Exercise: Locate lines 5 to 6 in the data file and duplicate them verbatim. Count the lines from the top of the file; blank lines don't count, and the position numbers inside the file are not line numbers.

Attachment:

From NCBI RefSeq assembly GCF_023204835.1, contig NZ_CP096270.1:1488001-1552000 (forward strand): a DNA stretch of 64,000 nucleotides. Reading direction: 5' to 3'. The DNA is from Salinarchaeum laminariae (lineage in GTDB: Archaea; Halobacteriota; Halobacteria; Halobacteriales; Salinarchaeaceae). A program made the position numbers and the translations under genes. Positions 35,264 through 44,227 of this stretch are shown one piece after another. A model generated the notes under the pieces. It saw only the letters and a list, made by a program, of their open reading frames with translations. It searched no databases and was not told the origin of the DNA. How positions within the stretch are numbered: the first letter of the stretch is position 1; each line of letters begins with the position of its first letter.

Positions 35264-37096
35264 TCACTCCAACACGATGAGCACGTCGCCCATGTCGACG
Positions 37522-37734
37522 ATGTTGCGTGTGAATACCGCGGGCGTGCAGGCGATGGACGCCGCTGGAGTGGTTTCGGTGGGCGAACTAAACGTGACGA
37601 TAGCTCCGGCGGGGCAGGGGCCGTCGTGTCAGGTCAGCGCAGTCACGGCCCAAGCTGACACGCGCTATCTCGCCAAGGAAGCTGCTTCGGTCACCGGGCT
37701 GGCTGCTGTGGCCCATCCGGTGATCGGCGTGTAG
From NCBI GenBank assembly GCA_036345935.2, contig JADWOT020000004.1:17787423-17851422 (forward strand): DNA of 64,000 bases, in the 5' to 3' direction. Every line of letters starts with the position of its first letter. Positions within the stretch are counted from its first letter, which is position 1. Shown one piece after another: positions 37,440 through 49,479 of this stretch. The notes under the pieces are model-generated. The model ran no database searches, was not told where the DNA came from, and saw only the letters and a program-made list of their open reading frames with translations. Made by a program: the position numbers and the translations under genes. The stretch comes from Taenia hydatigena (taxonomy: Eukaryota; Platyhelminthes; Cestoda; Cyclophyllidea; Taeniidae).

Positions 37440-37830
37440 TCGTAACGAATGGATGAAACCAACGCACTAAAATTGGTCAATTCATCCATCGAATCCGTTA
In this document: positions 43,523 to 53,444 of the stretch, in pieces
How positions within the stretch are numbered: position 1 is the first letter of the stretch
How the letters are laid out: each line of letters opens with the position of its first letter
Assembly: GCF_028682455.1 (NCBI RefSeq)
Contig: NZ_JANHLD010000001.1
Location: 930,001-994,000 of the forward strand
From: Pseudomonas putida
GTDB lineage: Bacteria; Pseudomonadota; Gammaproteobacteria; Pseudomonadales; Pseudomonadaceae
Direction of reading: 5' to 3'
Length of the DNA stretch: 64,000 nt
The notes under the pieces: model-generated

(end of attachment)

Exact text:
37522 ATGTTGCGTGTGAATACCGCGGGCGTGCAGGCGATGGACGCCGCTGGAGTGGTTTCGGTGGGCGAACTAAACGTGACGA
37601 TAGCTCCGGCGGGGCAGGGGCCGTCGTGTCAGGTCAGCGCAGTCACGGCCCAAGCTGACACGCGCTATCTCGCCAAGGAAGCTGCTTCGGTCACCGGGCT